One Day in Rennes | Top Things to Do in the City’s Historic Quarter
To be complete, a trip to Brittany needs to include at the very least a one-day stay in Rennes, the province’s historic and vibrant capital. The city’s old centre is a real gem with medieval buildings and architectural treasures waiting to be discovered. Not mentioning the city’s delicious and numerous crêperies serving the traditional and much loved crêpe.
With just one day in Rennes, focusing your time and attention on the historic part of Rennes is a must. From religious heritage to a former parliament, from awry half-timbered houses to a vivid French garden, Rennes will keep you moving the entire day.
Here are the top things to do in Rennes if you only spend one day in the Breton capital.
This post may contain affiliate links. If you click on a link, I earn a little money at no extra cost to you.
Essential Tips for Visiting Rennes
- Getting There | Rennes has a small airport and it is possible to fly into it from several European cities and beyond. Visit Skyscanner to find the best routes and flight deals. You can then catch a city bus just outside the airport. Often the train will be your best option though. Rennes is well connected to Paris with frequent departures from the Paris Montparnasse train station and a journey time between 90 and 120 minutes.
- Where to Stay | Best is to stay close to the old town to enjoy the city’s attractions, numerous restaurants and bustling night scene. I stayed at the Magic Hall, a great boutique hotel just 5 minutes away from the city’s historic cathedral. Read my review to know more about it!
- Getting Around | Rennes has so much character that I walked everywhere so I wouldn’t miss anything of the city’s beautiful architecture. But make sure to bring comfortable walking shoes as you’ll cover quite a bit of ground from Rennes Cathedral to Parc du Thabor.
- Planning | Buy a copy of The Rough Guide to Brittany & Normandy for expert tips to help you plan your trip to Brittany in detail. This guidebook is full of great advice.
- Travel Insurance | You might want to buy travel insurance before visiting France. Heymondo has a nifty app to help you get the assistance you need while on the go.
Visit the Glorious Rennes Cathedral
Built and rebuilt over the centuries, it took Rennes Cathedral quite a while to reveal itself at its best to worshippers and visitors alike. But the wait was certainly worth it and the result is quite spectacular.
Dedicated to Saint Peter, Cathédrale Saint-Pierre de Rennes, as it is known locally, was built in Gothic style in the 12th century. In the 15th century, part of it collapsed. Completed in 1704, it took nearly two hundred years for the two towers of the front facade to be rebuilt in a beautiful neoclassical style.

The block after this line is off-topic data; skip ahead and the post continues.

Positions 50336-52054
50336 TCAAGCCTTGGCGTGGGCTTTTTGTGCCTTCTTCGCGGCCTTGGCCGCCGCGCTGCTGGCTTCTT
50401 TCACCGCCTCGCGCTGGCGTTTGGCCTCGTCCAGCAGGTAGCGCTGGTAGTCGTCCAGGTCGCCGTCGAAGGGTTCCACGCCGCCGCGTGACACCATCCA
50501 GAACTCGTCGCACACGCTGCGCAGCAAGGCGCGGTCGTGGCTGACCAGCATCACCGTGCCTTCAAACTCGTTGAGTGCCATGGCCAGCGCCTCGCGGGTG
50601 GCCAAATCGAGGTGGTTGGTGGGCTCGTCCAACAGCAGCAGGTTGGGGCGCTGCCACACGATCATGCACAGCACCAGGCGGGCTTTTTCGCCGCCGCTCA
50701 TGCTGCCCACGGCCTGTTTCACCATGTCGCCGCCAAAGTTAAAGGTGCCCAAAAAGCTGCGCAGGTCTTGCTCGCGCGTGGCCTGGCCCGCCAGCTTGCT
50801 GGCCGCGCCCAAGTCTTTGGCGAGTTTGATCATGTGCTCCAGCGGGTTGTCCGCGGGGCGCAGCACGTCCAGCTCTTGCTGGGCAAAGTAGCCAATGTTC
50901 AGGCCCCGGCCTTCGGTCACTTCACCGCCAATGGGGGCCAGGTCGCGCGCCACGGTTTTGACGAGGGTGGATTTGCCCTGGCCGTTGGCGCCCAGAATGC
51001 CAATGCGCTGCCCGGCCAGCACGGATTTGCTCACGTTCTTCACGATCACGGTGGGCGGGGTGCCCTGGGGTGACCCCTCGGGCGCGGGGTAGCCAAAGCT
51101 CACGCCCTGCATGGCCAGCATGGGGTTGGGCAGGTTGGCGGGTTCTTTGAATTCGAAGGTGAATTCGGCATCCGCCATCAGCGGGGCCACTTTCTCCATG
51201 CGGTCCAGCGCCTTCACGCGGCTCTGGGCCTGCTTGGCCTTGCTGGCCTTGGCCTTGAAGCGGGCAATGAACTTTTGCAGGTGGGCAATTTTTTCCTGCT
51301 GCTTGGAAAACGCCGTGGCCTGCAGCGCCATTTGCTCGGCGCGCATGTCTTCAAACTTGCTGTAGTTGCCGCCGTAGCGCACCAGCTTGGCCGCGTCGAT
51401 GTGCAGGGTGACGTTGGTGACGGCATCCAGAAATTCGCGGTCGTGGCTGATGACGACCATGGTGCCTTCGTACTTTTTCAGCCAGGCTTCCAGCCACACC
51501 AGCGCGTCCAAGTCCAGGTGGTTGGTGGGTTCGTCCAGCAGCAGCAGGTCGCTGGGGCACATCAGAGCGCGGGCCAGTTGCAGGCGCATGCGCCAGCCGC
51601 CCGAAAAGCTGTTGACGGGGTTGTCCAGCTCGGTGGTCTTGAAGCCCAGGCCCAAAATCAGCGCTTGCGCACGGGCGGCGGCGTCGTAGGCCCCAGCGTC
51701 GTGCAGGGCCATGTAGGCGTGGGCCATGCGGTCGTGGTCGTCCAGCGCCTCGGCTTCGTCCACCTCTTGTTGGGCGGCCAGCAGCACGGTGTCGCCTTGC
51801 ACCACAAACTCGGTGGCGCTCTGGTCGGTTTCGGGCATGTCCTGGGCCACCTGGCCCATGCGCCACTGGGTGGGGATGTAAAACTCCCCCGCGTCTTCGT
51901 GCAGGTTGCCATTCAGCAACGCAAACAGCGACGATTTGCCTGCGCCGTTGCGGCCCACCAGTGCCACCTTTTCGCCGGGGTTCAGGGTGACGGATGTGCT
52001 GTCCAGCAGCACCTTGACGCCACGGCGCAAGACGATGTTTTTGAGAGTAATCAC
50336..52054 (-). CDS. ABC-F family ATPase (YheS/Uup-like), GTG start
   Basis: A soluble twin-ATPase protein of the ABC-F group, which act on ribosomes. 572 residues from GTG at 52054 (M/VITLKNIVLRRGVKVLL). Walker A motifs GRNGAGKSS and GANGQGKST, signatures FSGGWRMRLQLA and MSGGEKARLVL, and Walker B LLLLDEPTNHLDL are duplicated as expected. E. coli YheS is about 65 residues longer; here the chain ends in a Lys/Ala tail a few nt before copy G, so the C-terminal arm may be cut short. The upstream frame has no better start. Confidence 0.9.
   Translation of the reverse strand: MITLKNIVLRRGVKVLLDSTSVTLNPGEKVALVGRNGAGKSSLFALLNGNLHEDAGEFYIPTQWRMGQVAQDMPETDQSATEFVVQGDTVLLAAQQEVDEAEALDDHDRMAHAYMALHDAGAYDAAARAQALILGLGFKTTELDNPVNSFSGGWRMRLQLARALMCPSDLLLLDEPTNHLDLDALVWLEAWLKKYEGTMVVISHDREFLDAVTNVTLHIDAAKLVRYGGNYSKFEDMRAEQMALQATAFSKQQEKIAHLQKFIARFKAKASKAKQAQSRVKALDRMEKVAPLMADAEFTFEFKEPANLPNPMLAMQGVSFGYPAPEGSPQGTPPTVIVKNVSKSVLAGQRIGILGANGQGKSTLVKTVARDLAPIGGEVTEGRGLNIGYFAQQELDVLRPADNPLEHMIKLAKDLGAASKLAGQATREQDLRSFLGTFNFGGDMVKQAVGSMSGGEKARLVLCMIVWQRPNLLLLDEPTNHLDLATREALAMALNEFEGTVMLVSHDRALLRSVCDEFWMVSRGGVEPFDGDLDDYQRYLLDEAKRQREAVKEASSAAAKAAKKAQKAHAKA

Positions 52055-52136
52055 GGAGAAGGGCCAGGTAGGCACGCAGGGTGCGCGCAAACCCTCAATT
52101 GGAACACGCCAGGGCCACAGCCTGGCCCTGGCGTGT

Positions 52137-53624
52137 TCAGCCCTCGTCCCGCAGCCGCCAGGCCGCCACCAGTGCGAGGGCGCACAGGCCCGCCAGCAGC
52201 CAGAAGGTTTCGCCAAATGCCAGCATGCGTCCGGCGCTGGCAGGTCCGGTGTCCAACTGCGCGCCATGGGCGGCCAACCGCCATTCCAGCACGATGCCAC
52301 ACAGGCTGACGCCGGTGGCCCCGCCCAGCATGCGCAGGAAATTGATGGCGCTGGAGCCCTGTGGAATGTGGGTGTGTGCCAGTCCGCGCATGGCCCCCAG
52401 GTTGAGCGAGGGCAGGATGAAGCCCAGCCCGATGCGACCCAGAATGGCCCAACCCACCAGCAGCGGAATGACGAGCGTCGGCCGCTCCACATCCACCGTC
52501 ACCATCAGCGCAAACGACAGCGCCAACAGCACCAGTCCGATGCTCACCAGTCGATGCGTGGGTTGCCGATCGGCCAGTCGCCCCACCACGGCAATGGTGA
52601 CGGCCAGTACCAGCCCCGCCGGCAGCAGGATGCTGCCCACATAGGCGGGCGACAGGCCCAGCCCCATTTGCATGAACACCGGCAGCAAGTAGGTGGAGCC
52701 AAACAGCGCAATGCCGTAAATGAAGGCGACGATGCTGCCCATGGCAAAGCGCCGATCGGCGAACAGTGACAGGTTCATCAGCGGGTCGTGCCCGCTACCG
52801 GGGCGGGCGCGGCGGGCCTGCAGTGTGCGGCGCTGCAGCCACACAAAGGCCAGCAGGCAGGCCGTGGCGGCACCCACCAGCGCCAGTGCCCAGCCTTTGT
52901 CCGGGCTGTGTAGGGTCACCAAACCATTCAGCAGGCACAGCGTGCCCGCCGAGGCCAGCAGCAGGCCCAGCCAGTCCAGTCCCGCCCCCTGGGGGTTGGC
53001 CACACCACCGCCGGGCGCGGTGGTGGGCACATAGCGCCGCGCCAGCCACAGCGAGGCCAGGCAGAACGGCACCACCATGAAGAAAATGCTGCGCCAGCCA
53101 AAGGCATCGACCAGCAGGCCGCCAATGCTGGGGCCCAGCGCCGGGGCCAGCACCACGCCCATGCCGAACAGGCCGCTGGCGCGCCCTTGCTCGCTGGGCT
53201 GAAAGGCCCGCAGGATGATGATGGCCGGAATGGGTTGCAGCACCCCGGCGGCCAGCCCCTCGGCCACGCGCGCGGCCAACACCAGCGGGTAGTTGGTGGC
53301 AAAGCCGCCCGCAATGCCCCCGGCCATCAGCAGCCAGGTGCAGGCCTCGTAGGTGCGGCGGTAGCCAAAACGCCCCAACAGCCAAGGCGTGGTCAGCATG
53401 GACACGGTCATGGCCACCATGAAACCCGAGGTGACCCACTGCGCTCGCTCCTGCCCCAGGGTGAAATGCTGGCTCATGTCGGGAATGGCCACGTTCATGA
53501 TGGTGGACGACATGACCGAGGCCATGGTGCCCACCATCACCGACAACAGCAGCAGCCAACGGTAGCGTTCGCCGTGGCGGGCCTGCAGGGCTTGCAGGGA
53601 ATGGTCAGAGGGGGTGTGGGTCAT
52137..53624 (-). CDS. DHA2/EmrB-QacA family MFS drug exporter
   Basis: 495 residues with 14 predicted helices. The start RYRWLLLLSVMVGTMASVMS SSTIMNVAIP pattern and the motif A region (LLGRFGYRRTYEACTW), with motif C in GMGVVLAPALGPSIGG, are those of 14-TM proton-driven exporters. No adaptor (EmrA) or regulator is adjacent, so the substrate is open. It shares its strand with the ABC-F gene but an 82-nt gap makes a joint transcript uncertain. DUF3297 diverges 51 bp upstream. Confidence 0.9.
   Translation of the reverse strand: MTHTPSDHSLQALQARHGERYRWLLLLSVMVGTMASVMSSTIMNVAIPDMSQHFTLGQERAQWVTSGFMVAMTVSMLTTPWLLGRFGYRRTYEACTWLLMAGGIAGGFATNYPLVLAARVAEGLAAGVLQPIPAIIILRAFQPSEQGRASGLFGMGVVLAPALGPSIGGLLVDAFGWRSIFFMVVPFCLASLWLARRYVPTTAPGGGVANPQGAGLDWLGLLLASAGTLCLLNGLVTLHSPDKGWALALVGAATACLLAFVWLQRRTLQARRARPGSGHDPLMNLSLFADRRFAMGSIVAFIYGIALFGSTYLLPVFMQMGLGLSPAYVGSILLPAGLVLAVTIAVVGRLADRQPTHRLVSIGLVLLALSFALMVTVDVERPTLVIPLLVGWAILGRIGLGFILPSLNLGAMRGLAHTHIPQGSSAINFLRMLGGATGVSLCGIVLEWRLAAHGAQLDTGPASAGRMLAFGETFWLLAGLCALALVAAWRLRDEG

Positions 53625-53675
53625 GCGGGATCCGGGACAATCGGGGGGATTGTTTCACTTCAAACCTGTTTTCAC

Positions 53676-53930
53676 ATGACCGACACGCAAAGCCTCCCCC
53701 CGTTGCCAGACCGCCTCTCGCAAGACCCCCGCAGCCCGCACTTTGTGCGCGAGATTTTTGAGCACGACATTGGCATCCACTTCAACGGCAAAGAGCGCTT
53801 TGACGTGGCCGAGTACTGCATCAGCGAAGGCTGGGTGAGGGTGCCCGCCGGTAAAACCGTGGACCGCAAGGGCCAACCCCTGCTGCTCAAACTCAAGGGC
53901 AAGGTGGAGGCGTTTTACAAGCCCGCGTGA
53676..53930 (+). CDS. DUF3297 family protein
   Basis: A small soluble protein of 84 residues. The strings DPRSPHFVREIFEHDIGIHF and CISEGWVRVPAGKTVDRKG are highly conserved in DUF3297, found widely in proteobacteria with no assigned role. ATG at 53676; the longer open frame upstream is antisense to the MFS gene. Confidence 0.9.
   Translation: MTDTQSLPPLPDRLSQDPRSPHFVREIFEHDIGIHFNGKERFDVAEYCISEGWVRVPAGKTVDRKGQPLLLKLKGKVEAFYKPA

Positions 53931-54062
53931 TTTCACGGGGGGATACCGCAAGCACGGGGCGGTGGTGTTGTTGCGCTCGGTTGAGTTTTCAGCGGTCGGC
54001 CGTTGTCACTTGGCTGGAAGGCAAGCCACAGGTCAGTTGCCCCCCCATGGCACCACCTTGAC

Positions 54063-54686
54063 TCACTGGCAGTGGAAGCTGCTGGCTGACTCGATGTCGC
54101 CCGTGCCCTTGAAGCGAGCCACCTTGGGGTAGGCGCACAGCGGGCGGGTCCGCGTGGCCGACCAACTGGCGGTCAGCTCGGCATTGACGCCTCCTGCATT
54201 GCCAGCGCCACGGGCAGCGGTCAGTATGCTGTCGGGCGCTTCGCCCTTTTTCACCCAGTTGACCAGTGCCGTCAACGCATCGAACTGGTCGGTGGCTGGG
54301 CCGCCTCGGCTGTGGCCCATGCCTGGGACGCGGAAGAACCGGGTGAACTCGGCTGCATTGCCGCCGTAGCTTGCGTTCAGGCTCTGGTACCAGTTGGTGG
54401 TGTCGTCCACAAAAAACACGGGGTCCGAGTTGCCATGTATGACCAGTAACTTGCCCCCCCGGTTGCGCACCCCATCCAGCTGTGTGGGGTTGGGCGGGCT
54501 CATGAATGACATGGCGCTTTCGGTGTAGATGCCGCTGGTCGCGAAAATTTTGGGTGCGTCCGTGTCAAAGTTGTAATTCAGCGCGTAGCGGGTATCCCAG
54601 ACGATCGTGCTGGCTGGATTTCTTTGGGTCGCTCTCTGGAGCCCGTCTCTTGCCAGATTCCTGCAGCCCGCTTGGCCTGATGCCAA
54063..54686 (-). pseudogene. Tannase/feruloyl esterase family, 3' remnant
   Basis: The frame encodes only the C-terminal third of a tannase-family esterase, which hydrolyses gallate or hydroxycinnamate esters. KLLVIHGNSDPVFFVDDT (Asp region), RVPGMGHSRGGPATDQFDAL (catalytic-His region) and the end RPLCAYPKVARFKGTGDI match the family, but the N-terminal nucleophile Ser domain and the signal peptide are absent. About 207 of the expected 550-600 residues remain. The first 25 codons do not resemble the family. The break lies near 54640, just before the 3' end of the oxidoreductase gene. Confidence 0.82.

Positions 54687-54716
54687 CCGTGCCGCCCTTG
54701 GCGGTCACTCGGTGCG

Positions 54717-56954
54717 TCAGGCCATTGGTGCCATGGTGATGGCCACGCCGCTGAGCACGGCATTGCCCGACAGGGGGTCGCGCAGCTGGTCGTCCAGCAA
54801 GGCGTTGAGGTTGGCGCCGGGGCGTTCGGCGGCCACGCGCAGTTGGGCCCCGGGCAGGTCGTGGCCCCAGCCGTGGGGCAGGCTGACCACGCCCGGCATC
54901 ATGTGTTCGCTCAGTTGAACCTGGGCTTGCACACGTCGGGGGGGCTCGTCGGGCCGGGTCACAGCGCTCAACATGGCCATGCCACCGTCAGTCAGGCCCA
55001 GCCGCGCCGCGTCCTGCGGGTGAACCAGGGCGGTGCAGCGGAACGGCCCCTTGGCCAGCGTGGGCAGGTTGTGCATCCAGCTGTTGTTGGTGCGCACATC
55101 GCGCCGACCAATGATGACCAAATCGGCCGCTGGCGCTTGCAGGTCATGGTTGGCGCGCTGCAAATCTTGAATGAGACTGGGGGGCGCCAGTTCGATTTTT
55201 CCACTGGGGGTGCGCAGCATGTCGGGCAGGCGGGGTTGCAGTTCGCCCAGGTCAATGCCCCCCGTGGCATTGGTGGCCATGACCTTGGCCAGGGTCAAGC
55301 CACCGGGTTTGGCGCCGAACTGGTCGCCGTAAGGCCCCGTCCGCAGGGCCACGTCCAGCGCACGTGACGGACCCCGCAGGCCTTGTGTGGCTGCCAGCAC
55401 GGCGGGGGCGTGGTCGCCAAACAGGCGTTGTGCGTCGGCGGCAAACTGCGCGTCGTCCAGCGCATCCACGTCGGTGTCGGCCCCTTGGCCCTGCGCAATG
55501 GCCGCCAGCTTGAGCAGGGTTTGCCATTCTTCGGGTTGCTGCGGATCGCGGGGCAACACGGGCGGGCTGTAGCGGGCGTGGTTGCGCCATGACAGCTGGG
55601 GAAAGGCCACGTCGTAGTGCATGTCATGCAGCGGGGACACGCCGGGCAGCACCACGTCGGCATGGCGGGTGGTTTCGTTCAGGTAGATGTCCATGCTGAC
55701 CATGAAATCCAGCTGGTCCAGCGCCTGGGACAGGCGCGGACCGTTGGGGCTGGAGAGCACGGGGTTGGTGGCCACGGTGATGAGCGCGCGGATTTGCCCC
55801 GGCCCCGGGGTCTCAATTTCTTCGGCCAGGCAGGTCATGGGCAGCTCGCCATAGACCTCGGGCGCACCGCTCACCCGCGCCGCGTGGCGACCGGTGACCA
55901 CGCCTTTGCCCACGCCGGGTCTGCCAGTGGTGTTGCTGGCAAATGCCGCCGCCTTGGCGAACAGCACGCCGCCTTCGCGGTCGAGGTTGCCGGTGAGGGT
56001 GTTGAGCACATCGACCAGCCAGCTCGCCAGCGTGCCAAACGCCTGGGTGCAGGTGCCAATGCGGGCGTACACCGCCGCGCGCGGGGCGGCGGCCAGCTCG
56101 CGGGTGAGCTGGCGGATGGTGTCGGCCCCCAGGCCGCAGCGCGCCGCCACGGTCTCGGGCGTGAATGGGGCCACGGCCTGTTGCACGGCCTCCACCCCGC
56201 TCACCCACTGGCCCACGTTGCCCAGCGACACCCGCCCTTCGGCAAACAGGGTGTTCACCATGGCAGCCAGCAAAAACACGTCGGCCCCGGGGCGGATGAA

But by the 18th century, the rest of the building was now crumbling. The decision was made to demolish and rebuild once more. Another century passed before the new cathedral was again ready to welcome its flock. In 1845, Rennes Cathedral was open for business once more.
Inside, the decor is all about gold, red and brown. Refurbished in the 19th century with gilt and stucco, the cathedral exhibits a lavish interior. With little light coming through the windows in the roof, eyes are drawn to the ceiling where the richly decorated barrel vault is covered in gold and paintings.
Forty-four ionic columns coated in reddish stucco support the vaulted ceiling on each side of the large nave, guiding visitors towards the centre of the cathedral. Rather than adding brightness to the rather dark interior, lamps hanging between the columns create an atmosphere of mysticism where modern Christianity and Antique Rome collide.
Above the main door, the cathedral’s 19th century organ astonishes by its incredible size, occupying the entire wall, almost scratching the ceiling with its golden crowns. Also painted in gold, the towering dome shining a beam of light onto the altar will catch your imagination.
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– Best Places to Visit in Brittany | A Day in Roscoff & the Ile de Batz
– Learning to Surf in La Torche, Top Surf Spot for Beginners in Brittany
Eat a Delicious Crêpe in Old Town Rennes
Crêpes are a French national dish but they are best eaten in Brittany. The Bretons have developed their own original recipes, giving the local crêpe its characteristic taste and texture.
Either made of wheat or buckwheat, crêpes in Brittany can be eaten as a main course or dessert, or both during the same meal! Garnished with ham, cheese, and sausages or chocolate, salty caramel on vanilla ice-cream, they come in infinite combinations for everyone to enjoy.
Crêperies are not just a tourist attraction though. The dish is such an important part of the local life that every town in Brittany must have one. It is a cheap and delicious alternative to traditional restaurants, attracting people from every walk of life.
The city of Rennes is not short of crêperies. Often located in the medieval streets of old town Rennes, they each have their own personality and specialities. Organic or traditional, inventive in names and even shapes, crêpes in Rennes no doubt will surprise and satisfy visitors in search of some great local culinary experience.
If you don’t know where to start, read my article about some of the best crêperies in Old Rennes. I personally visited and tested the ones featured as I wandered Rennes’s historical streets. I might have gone overboard, but it was so worth it!
Lose Yourself in Parc du Thabor
Formerly the gardens and orchard of Saint-Melaine abbey nearby, Parc du Thabor is now Rennes’s main public park. The quiet alleys and colourful flower beds make the park the ideal place to escape the city’s hustle and bustle. With the sun out, the well maintained lawns become the locals’ favourite place to chill out.
Parc du Thabor owes its current appearance from important work carried out in the 19th century. Built on a hill, the park features a French garden at its top. Vivid flowers planted in geometrically pleasing beds surround two antique bassins mirroring each other. In the background, the 19th century Orangerie fits in naturally, bordered by a collection of palm trees.
A botanical garden can be found at the eastern end of the park. Organised in circular plant beds, the garden is home to more than 3,000 species. The park also features an important rose garden, a cascade, large open lawns dotted with romantic statues and diverse species of trees.
Pay a Visit to Notre-Dame-en-Saint-Melaine Church
First built as an abbey dedicated to Saint Melaine, a cleric believed to be Rennes’s first bishop who lived in the 6th century, Notre-Dame-en-Saint-Melaine is today a parish church worth a visit.